business

Business Partner Profile: Century 21 Farm & Forest

Cindy Kleh
Cindy Kleh 21 Feb 2019

Editorial Note: This profile was written as part of a paid business partnership.

The Northeast corner of Vermont has historically been known for being remote and sparsely populated, as well as having lovely lakes and mountains, world-class trail systems, ski areas, quaint towns, and an abundance of fertile farmland. Known as the Northeast Kingdom (NEK), this rural region borders Canada and encompasses the counties of Essex, Orleans, and Caledonia.

The NEK is also known for being less developed and more economically depressed than the rest of Vermont, and the state of the crumbling dairy industry has not helped. But the surging hemp industry may change that by helping struggling farmers hold on to the farms that have been in their families for generations.

“The process of growing, harvesting and drying takes about a year to see profits, so it requires a huge leap of faith, but I still see no negatives in the rising hemp industry in Vermont.”   

“There are a lot of dairy farms in the Northeast Kingdom, and most are struggling, but I see hemp as a potential supplemental income,” stated Nick Maclure, who co-manages the largest and top-producing real estate firm in the NEK – Century 21 Farm & Forest based in Derby.

“I expect to see a lot of innovation occurring in the next 5 to 10 years,” says Maclure. “In the meantime, we will welcome the growing economy, the success of farms, and the job opportunities it brings to our region.”

Farm and Forest Realty was founded in 1993 by Nick’s father, Dan Maclure, and has prospered because of hard work, a talented team of realtors and rental agents, the acquisition of other firms, and the purchase of the Century 21 franchise. Dan was a dairy and cattle farmer before and after his company’s successful rise, and despite its success in representing commercial and residential properties, the firm still specializes in farms and land parcels of all kinds.

“The surge in hemp farming will have a trickle-down effect on the economy by creating more jobs, which, in turn, spurs the housing industry. Hemp cultivation is another way to help farms remain sustainable and profitable.”

“The NEK is a great place to live and farm, and real estate prices are more reasonable here than the rest of the state,” Nick continued. “The surge in hemp farming will have a trickle-down effect on the economy by creating more jobs, which, in turn, spurs the housing industry. Hemp cultivation is another way to help farms remain sustainable and profitable.”

Nick’s father, Dan, is a prime example of a farmer who has plans for hemp-growing in his fields. “A friend of mine grew some on his property last year, and he had a very good harvest. He needed a barn to dry his hemp, and I provided that in exchange for an education in growing it,” he said, talking on his cell phone while repairing fences for this purpose.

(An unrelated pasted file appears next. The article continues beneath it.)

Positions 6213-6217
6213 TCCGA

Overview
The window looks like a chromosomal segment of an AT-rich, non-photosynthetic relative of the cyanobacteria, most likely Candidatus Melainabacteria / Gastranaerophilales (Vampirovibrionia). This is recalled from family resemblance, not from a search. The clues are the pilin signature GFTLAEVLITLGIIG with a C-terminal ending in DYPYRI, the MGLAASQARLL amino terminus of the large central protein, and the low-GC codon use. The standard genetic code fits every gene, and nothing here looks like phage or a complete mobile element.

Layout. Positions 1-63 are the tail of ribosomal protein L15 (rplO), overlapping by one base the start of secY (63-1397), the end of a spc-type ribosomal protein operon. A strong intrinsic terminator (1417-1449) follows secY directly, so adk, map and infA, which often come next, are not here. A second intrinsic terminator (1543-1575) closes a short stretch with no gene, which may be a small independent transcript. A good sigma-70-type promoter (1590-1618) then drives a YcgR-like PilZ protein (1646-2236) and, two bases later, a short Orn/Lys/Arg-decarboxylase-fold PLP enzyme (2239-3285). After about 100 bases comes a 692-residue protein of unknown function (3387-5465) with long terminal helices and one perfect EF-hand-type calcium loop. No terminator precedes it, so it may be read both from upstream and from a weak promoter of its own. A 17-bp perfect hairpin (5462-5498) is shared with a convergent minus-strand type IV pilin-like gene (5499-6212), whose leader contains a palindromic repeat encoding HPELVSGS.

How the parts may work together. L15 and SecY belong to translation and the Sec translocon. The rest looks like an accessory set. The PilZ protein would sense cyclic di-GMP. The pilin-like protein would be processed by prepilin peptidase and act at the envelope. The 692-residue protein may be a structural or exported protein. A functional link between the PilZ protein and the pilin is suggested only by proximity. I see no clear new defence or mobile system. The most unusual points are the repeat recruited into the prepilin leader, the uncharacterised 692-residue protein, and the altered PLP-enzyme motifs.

“I used to have beef cattle, but I had to sell the herd to get by. Hopefully hemp can help me make money instead of losing it. I’m lucky to be successful in real estate, which has helped me weather the economic ups and downs, but most farmers are not that blessed. Many could be helped by hemp to get them through this period as an alternative, but most probably won’t have the money to buy seeds. The process of growing, harvesting and drying takes about a year to see profits, so it requires a huge leap of faith, but I still see no negatives in the rising hemp industry in Vermont.”   

“There isn’t really a ‘typical’ hemp farmer. Most of have a farming background, but I have also seen some folks with more of a business or corporate background express interest in buying farmland for hemp cultivation.”

The recent passing of a federal Farm Bill that legalizes hemp cultivation nationally has sparked interest in the agricultural land in this area, with some of those inquiries coming from out-of-state buyers. “We’ve had a lot of recent interest in hemp properties,” Nick added, “with warehouse space also keeping pace.”

Those buyers, both local and out-of-state, come from all walks of life with anywhere from no experience to established farmers. “There isn’t really a ‘typical’ hemp farmer. Most of have a farming background, but I have also seen some folks with more of a business or corporate background express interest in buying farmland for hemp cultivation.”

“It is exciting to learn about all of hemp’s uses – not only for CBD, but for textiles, building materials, stock feed and more!”

“I would not expect a large number of dairy farmers to sell all of their cattle and equipment and put all their eggs into the hemp basket. Sure, we all love small, family-operated farms, whether it be dairy, beef, maple sugaring, vegetables or hemp, but given there is a positive return on investment, there will be some that take it to the next level. Vermont is a ‘green’ state with a wonderful brand. It is exciting to learn about all of hemp’s uses – not only for CBD, but for textiles, building materials, stock feed and more!”

To find out more about farmland for sale in NEK, contact one of the many agents at Farm and Forest Realty who have a strong background in farming. The main office is located at 5043 U.S. Route 5 in Derby, with a satellite office in East Burke. For more information, call 802.334.1200 or visit FarmAndForest.com.

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